In my last post, I introduced Azure Cloud Shell focusing on PowerShell mode features. In this one we will learn how to clean empty resource groups using the cloud shell !


Azure resource groups : pros and cons

Azure Resources are stored in logical containers called “Resource Groups”. Theses containers are really helpful for the following reasons:

  • They help to manage the life cycle of a group of resources instead of individual resources
  • They provide a cost overview for a group of Azure Resource
  • They permit to assign roles (RBAC) for users at the resource group level and at the azure resource level


Each time we create an Azure resource, we have to place it in an existing resource group, that’s why the number of resource group increases quickly! Deleting Azure resources can produce empty resources groups: empty resource groups are useless and can degrade navigation experience in the Azure Portal.

To keep an Azure subscription easy to manage, it’s a good practice to delete empty resource groups. This operation can be done directly using the new Azure Portal, but it’s a long and boring operation. To achieve it easily we can create a custom script (Azure Powershell or Azure CLI).


Custom “Clean” script

Here is an example of an Azure PowerShell script whish will help us to clean the empty resource groups.


It contains 4 steps:

  1. Authentication to Azure Subscription (using the Login-AzureRmAccount Command)
  2. List all resource groups (using the Get-AzureRmResourceGroup command)
  3. Iterate on each resource groups to check if it’s empty
  4. Ask to user if he wants to delete the empty resource groups


$subscriptionId = "******"

# 1.Authentication
Login-AzureRmAccount -SubscriptionId $subscriptionId

#1. Get current Azure Context
$context = Get-AzureRmContext

Write-Output "-- Clean script is working on subscription : "


$emptyRgs = New-Object System.Collections.ArrayList

# 2. List all resource groups
$rgs = Get-AzureRmResourceGroup

# 3. Check empty resource groups
foreach($rg in $rgs)
   $resourcesCount = (Get-AzureRmResource | where {$_.ResourceGroupName –eq $rg.ResourceGroupName}).Count

   if ($resourcesCount -eq 0){
      Write-Output $rg.ResourceGroupName
      $emptyRgs.Add($rg.ResourceGroupName) > $null

#4. Ask for permission to delete resource groups
if ($emptyRgs.Count -eq 0){
   Write-Output "There is no resource group emty :)"
   $choice = [string]::Empty

   while ($choice -notmatch "[y|n]"){
      $choice = read-host "Do you want to delete empty resource groups ? (Y/N)"

   if ($choice -eq "y"){
      foreach($emptyRg in $emptyRgs){
         Remove-AzureRmResourceGroup -Name $emptyRg -Force > $null


It works well, however to execute it we have to install Azure Powershell on the development machine, and we have to execute it for each Azure Subscription. It’s possible to solve the first point using the Azure Cloud shell by taking advantage of the cloud drive:

First we are going to push the script in the cloud drive, then we will be able to execute it directly from the Azure Cloud shell.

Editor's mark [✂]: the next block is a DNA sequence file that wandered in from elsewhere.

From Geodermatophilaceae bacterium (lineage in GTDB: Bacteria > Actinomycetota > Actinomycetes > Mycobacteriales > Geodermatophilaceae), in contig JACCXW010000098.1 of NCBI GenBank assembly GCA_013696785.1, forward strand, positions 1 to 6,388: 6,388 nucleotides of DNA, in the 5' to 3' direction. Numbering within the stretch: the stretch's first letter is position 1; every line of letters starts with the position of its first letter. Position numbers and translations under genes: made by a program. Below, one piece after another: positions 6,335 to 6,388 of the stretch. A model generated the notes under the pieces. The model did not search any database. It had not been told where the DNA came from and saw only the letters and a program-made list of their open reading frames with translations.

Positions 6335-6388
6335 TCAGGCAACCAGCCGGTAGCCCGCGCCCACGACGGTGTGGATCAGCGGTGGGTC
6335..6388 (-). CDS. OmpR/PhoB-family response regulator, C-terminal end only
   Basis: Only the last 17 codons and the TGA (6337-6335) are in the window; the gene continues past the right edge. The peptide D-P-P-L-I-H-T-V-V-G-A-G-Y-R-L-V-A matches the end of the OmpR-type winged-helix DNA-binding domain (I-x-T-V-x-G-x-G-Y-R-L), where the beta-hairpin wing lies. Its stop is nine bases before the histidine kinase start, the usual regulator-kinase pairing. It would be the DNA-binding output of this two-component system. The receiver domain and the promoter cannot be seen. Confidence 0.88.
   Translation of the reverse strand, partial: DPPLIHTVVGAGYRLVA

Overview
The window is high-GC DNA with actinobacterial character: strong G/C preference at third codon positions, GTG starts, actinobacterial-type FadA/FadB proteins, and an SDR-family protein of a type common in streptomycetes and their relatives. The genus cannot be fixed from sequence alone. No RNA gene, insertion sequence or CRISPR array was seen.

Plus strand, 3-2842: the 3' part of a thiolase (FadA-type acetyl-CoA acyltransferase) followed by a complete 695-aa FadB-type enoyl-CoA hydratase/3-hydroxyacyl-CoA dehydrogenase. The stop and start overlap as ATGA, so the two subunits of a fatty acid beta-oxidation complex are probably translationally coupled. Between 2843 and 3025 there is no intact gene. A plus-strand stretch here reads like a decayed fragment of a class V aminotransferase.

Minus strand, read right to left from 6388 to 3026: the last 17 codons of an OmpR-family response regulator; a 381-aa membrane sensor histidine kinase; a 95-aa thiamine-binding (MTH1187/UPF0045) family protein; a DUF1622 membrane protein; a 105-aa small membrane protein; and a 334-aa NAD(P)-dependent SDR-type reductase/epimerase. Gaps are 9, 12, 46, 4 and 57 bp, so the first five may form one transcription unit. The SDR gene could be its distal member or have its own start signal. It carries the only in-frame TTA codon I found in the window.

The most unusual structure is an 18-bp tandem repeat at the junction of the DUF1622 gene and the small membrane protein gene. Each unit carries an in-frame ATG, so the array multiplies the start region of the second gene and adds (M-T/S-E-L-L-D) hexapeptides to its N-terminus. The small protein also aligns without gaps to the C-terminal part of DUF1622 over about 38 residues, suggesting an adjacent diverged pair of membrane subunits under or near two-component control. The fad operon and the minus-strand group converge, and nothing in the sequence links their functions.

In the script hosted in the cloud drive, we won’t need anymore the Authentication step (1), let’s replace it with a code which will give us information about the current azure context in the shell.


Old first step:

$subscriptionId = "*****"

# 1.Authentication

Login-AzureRmAccount -SubscriptionId $subscriptionId


New first step: 

#1. Get current Azure Context

$context = Get-AzureRmContext

Write-Output "-- Clean script is working on subscription: "




Script import in the Azure Cloud Drive

The “Azure Cloud Drive” is a file share available across Cloud Shell hosts and sessions. Windows and Linux hosts mount it as a local drive during the Azure Shell session boot. Concretely the cloud drive is stored in an Azure storage Account created during the first Azure Cloud Shell session : we just need to locate the storage account to push the script in the file share.

The storage account has a random name prefixed by “cs” (for cloud shell!) of courseJ), to find it we just have to search “cs” on the Azure Portal search field :



Then we have to select the file share stored in the storage account. Each user owns a file share to store its personal files, in my subscription there is only one (mine!) but the storage account cloud contains several file share (one per user) :


Once the file share is selected, we can manage folders and files. For example, we can create a “manage” folder where we will upload the clean script:


In the file share we can see two folders automatically created by azure (cloudconsole and .pscloudshell). In the “manage” folder, we can import the clean script named clean-rgs.ps1:



Script execution in the Cloud Shell

The clean script is now stored in the cloud drive, we are able to access it from the cloud shell. First, we have to open the cloud shell with the Powershell mode. Then let’s enter in the manage folder created before using the cd command and then list the content of the folder with the dir command:


We just have to execute the script to check if some empty resource groups exist in the *current subscription. The shell will retrieve the current subscription id first and will list all empty resource groups:


* The shell is automatically connected to a default subscription that we can get using the Get-AzureRmContext command:


To change the default subscription we can combine the Get-AzureRmSubscription command to list available subscription and the Select-AzureRmSubscription command to set a new default subscription.


Happy coding 🙂

Automate SQL Azure Backup using Azure Function and Azure PowerShell Introduction to Azure Cloud Shell (focusing on PowerShell)

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